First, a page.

I was asked to determine when the equation $f(x,y)=y^2+y+3x+1=0$ for $y$ in terms of $x$. First the I was asked to provide and answer without using the Implicit Function Theorem (IFT), so I simply analyzed it as a quadratic equation and concluded that the equation had real solutions iff $1-4(1)(3x+1)\geq 0$ which means that $x\geq -1/4$.

The second part of the problem ask you to apply the IFT to determine the exact same thing, in order to compare both results. I know what the IFT states, its just that I'm not sure how using it can help me solve $y$ in terms of $x$.

I' m also asked to compute $\frac{dy}{dx} $, so I did the following: $ \frac{dy}{dx} = -\frac{\partial F / \partial x}{\partial F / \partial y}$$=\frac{-3}{2y+1}$. Is this right?


The implicit function theorem gives us:

$$\dfrac{\partial F}{\partial(x,y)} =\left[3 \ \ \ \ 2y+1\right]$$

In any neighborhood of $x$ such that $\det(2y+1)\neq 0$ there exists a function $g(x)$ such that $F(x,y) = F(x,g(x))$. So as long as $y\neq -1/2$.

To get the equivalent answer without the $IFT$, the roots of the quadratic are (where $D$ is the discriminant)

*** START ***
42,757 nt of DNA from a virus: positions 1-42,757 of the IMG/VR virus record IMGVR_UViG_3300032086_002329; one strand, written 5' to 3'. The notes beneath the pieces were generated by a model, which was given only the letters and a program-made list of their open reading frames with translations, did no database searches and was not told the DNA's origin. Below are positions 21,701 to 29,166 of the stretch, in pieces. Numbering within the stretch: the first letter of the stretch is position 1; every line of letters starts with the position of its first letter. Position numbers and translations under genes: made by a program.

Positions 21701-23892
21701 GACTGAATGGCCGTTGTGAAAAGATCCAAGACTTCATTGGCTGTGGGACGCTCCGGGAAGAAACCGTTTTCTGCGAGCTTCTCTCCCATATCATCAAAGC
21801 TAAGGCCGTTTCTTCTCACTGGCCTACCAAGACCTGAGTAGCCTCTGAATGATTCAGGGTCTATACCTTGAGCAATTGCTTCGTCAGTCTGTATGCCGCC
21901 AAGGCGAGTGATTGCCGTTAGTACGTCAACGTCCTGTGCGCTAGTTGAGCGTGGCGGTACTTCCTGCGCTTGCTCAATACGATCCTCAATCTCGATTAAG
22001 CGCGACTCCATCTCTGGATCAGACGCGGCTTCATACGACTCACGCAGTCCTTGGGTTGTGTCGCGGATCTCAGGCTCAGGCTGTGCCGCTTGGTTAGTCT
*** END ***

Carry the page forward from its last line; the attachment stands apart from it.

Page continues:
$$y= \dfrac{-1\pm \sqrt{D}}{2}$$

We want to know when $y$ can be written as function of x. And that's when either

$$y = \dfrac{-1+ \sqrt{D}}{2} \ \ \ \ \ or \ \ \ \ \ y = \dfrac{-1- \sqrt{D}}{2}$$

But not both.

However in a neighborhood such that $D=0$ holds, $y$ is $not$ a function of $x$ since it will contain points for which one must switch the definition of $y$ above. Equivalently, there exists an invertible function on some neighborhood such that $y\neq -1/2$ holds.

Consider a neighborhood around $(-1/4,-1/2)$ below.

In a neighborhood of $x=-1/4$, $y$ cannot be written as a function of $x$

  • $\begingroup$ Doesn't the IFT also require that $f(x,y)=0$ around that neighborhood? $\endgroup$ – Weierstraß Ramirez Sep 28 '14 at 2:05
  • $\begingroup$ Yes, the assumption is that $(x,y)$ is a point such that $f(x,y)=0$. To be a bit more rigorous, I should have written: Let $P=(x_0,y_0)$ be such that $f(x_0,y_0)=0$. Then there will be an neighborhood of $P$ such that $y=g(x)$ if $$\det(2y+1)\Big|_{y=y_0}\neq 0$$ for which you would obtain $y_0\neq -1/2$ $\endgroup$ – David Peterson Sep 28 '14 at 2:12
  • $\begingroup$ Off course, thanks! $\endgroup$ – Weierstraß Ramirez Sep 28 '14 at 2:15
  • $\begingroup$ There is something I dont get, what happens if $x >-\frac{1}{4}$ then implicit says it should have a solution, but this gives a negative discriminant. Whats wrong ? $\endgroup$ – Rene Schipperus Sep 28 '14 at 2:18
  • $\begingroup$ No, the implicit function theorem says there exists a neighborhood, not any neighborhood. If $x>-1/4$ the $f(x,y)\neq 0$ so $x_0$ from earlier cannot satisfy this.. $\endgroup$ – David Peterson Sep 28 '14 at 2:38

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